A Metro article in some July 25 editions incorrectly identified the organization that is taking a sculpture of the Ten Commandments on tour. The organization is American Veterans Standing for God and Country, not American Veterans in Domestic Defense. (Published 7/29/04)
The rock itself weighs about 2.5 tons, and that's not counting all the baggage it brings with it on a cross-country journey that organizers hope will end this autumn on the Mall.
Famously ordered out of Alabama's high court in 2002, the marble carving of the Ten Commandments accumulated the kind of symbolism that shifts drastically depending on which side of it the viewer stands.
For some, the sculpture represented an act of courage by a defiant judge who lost his job while standing up for his faith; for others, it symbolized an affront to the separation of church and state.
The monument had been lying low for a few months, stored out of sight in a back room in the Alabama Judiciary Building in Montgomery. But Roy S. Moore, who was ousted as Alabama chief justice after refusing to remove the monument from display, lent the stone last week to a Texas-based veterans group.
On Monday, the group, American Veterans in Domestic Defense, used a crane to lift the monument onto the back of a truck. Group members said they plan to drive it across the country, ending up on the Mall on Oct. 22 and 23 for a Christian rally. They hope that Washington is where it will stay: on display in the U.S. Capitol.
On the way, members of the group hope to make stops in numerous cities and to broadcast their conservative Christian message. The group advertises its mission as returning "the United States to the vision of our forefathers, under the Constitution and our Bill of Rights" and neutralizing "domestic enemies," including entities such as the "biased liberal, Socialist news media," the judicial system, the Federal Reserve, the National Education Association, the Internal Revenue Service and "the conspiracy of an immoral film industry."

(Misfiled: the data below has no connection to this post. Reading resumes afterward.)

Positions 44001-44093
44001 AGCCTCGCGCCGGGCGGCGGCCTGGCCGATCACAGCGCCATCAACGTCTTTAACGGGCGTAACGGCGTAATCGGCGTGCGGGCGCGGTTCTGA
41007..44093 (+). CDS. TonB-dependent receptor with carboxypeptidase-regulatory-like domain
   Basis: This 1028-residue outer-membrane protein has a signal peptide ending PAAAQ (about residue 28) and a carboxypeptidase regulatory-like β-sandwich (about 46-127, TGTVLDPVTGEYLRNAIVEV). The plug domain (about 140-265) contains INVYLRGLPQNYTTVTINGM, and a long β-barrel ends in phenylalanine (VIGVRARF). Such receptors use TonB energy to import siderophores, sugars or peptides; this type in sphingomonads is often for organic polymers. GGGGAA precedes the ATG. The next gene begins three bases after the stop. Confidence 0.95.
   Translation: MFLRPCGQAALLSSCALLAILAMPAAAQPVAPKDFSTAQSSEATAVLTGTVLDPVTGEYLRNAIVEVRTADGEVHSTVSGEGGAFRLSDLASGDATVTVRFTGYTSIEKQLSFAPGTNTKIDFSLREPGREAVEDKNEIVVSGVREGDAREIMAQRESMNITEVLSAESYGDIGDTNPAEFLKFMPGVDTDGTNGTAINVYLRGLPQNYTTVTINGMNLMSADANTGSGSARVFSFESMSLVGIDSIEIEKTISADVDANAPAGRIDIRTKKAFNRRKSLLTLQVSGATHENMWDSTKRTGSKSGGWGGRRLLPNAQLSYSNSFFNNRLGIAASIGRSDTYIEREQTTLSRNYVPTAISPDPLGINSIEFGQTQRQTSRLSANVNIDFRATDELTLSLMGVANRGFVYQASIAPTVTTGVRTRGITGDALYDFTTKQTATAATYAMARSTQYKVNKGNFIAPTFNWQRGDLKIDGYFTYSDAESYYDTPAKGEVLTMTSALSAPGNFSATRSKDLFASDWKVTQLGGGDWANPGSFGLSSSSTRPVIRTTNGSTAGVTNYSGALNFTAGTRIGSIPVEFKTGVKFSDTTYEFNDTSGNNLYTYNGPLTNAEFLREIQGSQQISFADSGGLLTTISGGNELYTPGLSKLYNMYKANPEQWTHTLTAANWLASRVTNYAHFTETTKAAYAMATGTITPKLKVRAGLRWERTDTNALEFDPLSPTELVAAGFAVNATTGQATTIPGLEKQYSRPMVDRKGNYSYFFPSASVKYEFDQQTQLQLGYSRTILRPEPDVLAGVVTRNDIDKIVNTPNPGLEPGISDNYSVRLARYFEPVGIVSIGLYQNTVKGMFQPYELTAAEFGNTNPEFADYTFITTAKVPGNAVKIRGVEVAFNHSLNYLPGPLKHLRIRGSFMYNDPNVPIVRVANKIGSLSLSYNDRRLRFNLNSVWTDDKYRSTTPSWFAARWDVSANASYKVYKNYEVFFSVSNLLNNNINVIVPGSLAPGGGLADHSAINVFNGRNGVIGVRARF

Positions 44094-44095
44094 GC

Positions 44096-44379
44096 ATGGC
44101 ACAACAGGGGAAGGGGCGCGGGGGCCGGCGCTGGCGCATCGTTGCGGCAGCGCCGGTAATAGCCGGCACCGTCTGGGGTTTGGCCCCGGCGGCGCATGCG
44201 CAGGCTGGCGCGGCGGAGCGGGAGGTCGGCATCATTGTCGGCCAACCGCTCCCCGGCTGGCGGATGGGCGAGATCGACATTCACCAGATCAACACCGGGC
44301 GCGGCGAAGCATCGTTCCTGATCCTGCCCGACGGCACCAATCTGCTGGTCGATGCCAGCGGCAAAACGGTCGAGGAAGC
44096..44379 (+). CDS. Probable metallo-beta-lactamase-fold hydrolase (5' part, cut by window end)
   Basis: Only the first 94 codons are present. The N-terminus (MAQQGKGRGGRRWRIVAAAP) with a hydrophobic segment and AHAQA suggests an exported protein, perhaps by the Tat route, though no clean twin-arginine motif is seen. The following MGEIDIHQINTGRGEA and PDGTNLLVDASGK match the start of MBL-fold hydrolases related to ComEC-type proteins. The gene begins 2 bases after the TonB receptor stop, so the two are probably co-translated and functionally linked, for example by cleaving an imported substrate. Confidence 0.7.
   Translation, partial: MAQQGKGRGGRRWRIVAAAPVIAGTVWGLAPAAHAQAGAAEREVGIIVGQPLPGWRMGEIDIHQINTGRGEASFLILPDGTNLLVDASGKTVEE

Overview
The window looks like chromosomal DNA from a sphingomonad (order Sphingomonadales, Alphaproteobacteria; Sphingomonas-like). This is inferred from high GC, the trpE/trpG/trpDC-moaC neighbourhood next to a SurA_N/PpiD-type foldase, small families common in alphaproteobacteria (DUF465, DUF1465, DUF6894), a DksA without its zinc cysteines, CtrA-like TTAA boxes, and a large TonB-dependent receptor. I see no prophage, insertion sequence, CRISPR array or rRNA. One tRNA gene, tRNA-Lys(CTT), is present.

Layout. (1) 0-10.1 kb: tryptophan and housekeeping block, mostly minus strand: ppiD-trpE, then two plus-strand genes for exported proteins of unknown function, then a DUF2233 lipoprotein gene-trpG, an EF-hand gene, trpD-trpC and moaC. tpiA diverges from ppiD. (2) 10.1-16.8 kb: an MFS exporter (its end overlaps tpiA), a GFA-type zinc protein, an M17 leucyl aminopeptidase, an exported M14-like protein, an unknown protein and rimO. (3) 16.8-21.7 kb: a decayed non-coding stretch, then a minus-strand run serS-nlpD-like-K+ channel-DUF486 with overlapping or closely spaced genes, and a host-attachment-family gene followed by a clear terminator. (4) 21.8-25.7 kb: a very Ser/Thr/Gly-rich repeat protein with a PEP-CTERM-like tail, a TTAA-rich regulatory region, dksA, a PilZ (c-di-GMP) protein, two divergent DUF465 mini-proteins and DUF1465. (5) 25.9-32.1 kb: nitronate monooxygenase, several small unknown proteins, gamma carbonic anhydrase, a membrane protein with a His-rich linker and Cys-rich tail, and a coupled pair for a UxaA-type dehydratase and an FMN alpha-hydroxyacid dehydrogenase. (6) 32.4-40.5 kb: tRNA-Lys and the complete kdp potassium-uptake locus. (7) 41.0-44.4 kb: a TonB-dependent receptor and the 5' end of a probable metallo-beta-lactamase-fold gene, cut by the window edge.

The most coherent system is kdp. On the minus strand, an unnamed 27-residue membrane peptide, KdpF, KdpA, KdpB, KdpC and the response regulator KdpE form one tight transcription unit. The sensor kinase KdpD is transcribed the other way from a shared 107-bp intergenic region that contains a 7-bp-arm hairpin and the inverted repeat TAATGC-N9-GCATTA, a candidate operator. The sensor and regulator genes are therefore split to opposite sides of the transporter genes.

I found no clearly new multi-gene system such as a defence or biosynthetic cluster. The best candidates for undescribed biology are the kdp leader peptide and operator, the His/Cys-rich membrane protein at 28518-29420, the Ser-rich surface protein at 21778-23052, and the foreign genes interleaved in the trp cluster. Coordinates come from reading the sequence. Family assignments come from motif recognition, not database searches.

"Our goal is to expose this monument to as many of the American people as we can," said Jim Cabaniss, president of the Houston-based veterans group.
Cabaniss and others in the group supported Moore during his fight to display the monument in the courthouse. Cabaniss also has joined Moore in a campaign to enact legislation that would prohibit the U.S. Supreme Court from reviewing matters that concern any government official's "acknowledgement of God as the sovereign source of law, liberty or government." The two men visited Washington in June to talk to lawmakers when Moore got an idea, Cabaniss said.
"We were in the Rotunda of the [U.S.] Capitol, and Judge Moore said, 'This monument needs to be in this building,' " Cabaniss said.
The group will seek congressional approval to place the monument permanently in the Capitol at the time of the Washington rally.
Given its recent history in Alabama, however, Cabaniss isn't especially confident that the sculpture will make it off the truck bed and into the Rotunda.
"I think a lot of people would like to move it there, but I wonder whether our elected officials have the strong desire to work toward that end," he said.
If it doesn't find a place in the Capitol, Cabaniss said, the group will try to find another spot for it in Washington.
"We'll build a place for it in the nation's capital," he said.